For this assignment, I had to create a Google meter chart using Apache Wicket and the Google Chart’s api. Basically, the professor provided the setup of Wicket with the Jetty server so that the student’s can focus more upon the creation of webpages using wicket, rather than focus upon setting up a server with the Wicket framework.
Since I program JavaServer Pages using JavaServer Standard Tab Library for work, I am having problems with the Wicket Framework in numerous areas. At first I found the idea of placing the “wicket:id” tags inline with HTML to be a bit odd because I seemed as if I had to write code twice; first in the HTML, then in the Java source.
The other problem that I have is the method of passing parameters to Java. Generally when I submit a form to a new page, I am able to use firebug to view the get/post parameters that the web browser sends. Wicket places wicket:interface parameter inside the HTML form’s action attribute while also silently sending the parameters. This actually may be a bug in Firebug rather than Wicket because Wicket is not related to the method that the web browser sends the parameters.
Basically, my web application will store these sessions variables: image dimensions, graph title, graph axis bounds, and graph arrow index value. On the form to create the Google meter, I only have these values as input fields: graph title, graph axis bounds, and graph arrow index value. Each input field has a pattern validation method, but does not currently return any message input. I have not found out how to easily return an error message. In this same manner, I have not figure out how to validate the input against each other. For example, if the graph’s bounds range from 0 to 90, then the graph arrow cannot be set to index 100.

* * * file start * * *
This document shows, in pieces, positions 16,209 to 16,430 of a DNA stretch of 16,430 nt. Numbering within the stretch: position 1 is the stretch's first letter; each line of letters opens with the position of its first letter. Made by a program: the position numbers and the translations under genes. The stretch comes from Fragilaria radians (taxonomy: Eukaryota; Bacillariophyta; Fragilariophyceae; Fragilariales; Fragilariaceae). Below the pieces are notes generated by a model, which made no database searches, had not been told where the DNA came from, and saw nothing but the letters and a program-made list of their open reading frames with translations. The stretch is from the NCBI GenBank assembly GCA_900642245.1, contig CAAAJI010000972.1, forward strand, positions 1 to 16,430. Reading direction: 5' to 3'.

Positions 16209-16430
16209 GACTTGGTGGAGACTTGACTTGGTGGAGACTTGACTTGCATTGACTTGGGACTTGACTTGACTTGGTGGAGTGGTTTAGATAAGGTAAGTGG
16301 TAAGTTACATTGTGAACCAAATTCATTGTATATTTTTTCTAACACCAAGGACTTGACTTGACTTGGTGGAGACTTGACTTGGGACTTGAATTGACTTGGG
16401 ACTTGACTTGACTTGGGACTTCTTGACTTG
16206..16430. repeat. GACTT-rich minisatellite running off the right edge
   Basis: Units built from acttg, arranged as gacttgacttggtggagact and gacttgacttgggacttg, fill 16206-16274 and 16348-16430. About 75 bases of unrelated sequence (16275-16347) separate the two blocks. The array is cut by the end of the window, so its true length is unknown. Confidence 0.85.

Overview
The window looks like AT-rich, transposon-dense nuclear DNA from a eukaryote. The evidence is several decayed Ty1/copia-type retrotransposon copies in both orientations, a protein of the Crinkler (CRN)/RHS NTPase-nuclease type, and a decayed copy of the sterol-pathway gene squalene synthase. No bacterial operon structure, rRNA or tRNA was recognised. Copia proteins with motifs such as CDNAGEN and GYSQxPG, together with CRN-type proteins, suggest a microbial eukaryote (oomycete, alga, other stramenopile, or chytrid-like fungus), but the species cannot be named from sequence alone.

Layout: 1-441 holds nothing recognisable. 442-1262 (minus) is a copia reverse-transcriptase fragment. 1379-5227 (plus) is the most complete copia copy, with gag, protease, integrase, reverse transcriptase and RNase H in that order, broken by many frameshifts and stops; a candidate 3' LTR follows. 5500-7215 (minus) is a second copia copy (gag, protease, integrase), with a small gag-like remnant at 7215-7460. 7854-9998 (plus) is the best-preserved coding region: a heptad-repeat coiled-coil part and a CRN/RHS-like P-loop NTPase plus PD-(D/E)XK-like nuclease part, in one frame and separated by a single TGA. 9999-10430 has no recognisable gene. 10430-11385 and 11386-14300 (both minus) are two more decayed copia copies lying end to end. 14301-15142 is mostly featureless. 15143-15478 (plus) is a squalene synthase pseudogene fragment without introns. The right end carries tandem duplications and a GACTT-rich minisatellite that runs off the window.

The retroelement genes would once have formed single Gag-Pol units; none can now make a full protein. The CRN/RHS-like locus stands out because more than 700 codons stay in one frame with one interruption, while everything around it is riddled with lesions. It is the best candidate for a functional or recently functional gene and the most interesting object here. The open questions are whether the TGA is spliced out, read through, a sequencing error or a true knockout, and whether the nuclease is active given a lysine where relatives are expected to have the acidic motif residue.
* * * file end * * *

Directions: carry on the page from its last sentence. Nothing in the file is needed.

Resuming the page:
In terms of software engineering and web application development, I have tasted the complexity of the Wicket framework. Although Wicket is written using Java code, the actual Java objects and methods are specialized for web purposes. In my opinion it may be comparable to standard American English and Hawaiian Creole English where both are the same language, but Hawaii Creole has specialized vocabulary. In essence, Wicket’s complexity does not stem from the code syntax, but rather is based in having to understand its specialized Java methods along with the way to interface web pages with Java code.